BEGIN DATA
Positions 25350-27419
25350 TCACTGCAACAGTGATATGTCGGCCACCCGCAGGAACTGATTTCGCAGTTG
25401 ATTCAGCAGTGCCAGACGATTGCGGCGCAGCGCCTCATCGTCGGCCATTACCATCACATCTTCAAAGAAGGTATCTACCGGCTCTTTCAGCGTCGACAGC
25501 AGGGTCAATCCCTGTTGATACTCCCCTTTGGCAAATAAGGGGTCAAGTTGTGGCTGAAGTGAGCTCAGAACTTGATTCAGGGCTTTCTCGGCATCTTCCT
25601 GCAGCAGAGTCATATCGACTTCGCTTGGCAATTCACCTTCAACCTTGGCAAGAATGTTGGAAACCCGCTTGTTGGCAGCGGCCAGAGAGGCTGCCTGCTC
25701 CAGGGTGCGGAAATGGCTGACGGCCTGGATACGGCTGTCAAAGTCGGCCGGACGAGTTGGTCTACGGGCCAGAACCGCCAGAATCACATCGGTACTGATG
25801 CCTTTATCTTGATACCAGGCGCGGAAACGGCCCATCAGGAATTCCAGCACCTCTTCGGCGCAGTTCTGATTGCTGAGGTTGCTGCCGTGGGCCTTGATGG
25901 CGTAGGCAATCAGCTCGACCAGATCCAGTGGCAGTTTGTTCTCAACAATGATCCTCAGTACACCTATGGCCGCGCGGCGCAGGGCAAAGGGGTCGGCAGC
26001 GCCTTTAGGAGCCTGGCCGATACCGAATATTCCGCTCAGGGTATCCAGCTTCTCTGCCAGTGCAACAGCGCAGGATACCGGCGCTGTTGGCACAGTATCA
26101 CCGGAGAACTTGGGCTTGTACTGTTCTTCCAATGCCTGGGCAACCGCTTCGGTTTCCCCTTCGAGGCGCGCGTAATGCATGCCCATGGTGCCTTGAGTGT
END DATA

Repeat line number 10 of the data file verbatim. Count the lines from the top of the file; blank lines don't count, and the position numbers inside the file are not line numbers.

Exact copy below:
26101 CCGGAGAACTTGGGCTTGTACTGTTCTTCCAATGCCTGGGCAACCGCTTCGGTTTCCCCTTCGAGGCGCGCGTAATGCATGCCCATGGTGCCTTGAGTGT